|Re: Clothes Lines||<– Date –> <– Thread –>|
|From: Sharon Villines (sharonsharonvillines.com)|
|Date: Mon, 17 Jul 2006 09:39:34 -0700 (PDT)|
On Jul 17, 2006, at 10:26 AM, eileen mccourt wrote:
Paso Robles, CA has a rule against clotheslines that are visible to thestreet, which I think many suburban cities do. Since we are in the citylimits, we have to follow that rule.
When we first moved in several people wanted a clothesline and were so excited at the prospect of not using dryers and having their clothes smell "sun fresh." Since I had spent my teenaged years helping with the laundry every Saturday using wringer washer and hanging several bushel baskets (remember those?) out to dry was not at all excited about this. I was coming off a decade of living in buildings in Manhattan that didn't allow washers and dryers in units. I was excited to have a washer and dryer in my unit. I wasn't about to give it up for a clothesline.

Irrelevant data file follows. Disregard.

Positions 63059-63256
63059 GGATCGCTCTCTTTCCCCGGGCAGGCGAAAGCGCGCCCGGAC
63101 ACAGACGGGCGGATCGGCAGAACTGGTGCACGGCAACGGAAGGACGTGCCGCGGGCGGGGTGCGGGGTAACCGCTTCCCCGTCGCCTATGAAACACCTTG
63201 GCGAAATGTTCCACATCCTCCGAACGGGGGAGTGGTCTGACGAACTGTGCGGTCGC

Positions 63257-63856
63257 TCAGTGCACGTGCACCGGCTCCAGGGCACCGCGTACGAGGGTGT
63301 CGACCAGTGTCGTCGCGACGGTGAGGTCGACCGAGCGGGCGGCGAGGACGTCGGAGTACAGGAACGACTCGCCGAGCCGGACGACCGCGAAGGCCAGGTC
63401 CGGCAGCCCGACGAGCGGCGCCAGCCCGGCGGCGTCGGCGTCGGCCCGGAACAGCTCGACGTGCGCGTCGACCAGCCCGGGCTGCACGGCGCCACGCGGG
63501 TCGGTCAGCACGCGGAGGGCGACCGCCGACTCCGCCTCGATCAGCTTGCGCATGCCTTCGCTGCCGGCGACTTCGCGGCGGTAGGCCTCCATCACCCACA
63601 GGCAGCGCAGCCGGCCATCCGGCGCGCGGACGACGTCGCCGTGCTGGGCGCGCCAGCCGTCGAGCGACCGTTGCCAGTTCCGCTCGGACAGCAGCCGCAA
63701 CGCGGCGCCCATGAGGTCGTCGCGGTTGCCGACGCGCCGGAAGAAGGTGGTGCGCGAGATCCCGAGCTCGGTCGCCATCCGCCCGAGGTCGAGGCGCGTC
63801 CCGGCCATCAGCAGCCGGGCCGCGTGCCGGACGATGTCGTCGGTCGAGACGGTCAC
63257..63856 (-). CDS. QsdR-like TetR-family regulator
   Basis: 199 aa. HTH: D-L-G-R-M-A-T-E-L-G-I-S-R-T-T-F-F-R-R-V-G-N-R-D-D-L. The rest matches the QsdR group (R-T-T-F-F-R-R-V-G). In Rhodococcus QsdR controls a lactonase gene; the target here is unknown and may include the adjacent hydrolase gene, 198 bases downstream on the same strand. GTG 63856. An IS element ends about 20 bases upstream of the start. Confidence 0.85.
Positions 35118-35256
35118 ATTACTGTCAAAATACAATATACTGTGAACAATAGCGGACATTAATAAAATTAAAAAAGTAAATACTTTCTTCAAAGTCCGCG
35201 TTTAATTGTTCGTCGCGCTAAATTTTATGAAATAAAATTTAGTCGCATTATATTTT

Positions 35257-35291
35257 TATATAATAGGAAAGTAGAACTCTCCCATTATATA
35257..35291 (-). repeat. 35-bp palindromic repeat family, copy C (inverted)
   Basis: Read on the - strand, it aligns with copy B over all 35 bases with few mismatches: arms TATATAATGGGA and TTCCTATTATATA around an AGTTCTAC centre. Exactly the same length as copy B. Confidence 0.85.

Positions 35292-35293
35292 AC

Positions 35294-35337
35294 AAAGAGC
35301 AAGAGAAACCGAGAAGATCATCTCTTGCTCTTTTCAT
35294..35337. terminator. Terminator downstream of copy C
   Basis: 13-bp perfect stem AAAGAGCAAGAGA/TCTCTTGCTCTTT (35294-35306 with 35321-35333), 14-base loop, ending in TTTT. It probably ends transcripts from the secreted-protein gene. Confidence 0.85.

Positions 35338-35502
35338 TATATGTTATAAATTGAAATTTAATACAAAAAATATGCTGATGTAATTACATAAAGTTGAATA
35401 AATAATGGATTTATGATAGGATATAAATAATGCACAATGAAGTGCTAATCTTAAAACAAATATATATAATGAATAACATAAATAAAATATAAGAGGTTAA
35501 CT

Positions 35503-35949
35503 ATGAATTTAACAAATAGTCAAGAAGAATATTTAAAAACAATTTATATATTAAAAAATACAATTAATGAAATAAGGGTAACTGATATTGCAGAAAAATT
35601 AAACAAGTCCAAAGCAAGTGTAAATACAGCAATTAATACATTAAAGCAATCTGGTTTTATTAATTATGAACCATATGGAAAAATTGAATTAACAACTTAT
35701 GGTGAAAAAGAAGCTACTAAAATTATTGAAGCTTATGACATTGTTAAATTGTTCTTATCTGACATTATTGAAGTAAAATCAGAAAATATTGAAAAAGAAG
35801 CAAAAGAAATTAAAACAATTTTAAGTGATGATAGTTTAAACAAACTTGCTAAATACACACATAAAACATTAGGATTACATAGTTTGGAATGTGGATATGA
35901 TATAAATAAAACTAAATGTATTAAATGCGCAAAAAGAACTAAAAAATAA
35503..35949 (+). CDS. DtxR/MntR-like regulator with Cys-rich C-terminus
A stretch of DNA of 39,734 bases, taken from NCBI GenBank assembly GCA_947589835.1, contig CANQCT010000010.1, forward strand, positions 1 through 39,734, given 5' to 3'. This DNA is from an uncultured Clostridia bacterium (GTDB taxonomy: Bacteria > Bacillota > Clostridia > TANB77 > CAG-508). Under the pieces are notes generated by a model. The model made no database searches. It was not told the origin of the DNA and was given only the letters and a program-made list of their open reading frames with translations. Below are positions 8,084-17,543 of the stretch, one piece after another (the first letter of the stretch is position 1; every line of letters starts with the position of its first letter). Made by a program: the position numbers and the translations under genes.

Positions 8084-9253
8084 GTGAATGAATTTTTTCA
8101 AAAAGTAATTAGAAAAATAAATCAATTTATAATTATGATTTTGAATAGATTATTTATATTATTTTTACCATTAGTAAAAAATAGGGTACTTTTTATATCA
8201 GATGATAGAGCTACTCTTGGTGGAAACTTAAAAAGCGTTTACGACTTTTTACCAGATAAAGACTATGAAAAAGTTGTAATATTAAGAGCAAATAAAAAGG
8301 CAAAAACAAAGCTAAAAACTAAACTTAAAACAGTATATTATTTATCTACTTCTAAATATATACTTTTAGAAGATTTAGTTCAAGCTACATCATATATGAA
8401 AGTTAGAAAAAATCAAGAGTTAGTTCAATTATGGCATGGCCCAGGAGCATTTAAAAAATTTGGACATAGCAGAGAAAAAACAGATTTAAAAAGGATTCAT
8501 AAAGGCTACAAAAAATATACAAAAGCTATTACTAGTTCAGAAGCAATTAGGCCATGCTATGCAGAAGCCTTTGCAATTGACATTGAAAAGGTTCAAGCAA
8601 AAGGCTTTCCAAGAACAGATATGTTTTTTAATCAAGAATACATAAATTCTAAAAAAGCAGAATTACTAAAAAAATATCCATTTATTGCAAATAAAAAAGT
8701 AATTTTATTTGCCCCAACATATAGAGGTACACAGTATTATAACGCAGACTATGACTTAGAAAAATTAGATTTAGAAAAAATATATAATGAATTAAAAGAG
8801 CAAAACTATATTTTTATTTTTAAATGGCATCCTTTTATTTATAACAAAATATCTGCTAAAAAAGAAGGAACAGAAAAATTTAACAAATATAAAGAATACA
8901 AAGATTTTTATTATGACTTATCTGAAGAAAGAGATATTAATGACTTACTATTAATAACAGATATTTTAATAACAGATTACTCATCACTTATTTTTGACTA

What really stopped the clothesline, aside from not really having a good place for one, was a neighbor's remark. I was showing her around she was admiring the laundry room on the commonhouse. I said we do have this but many people want to put up a clothes line outside the laundry room door. She immediate bristled. "Not in this neighborhood." She was sure the white trash had landed.
A few people occasionally put things to dry on racks on their balconies but no one really wants to be treated to their neighbor's underwear flapping in the wind.
Sharon ----- Sharon Villines Takoma Village Cohousing, Washington DC http://www.takomavillage.org
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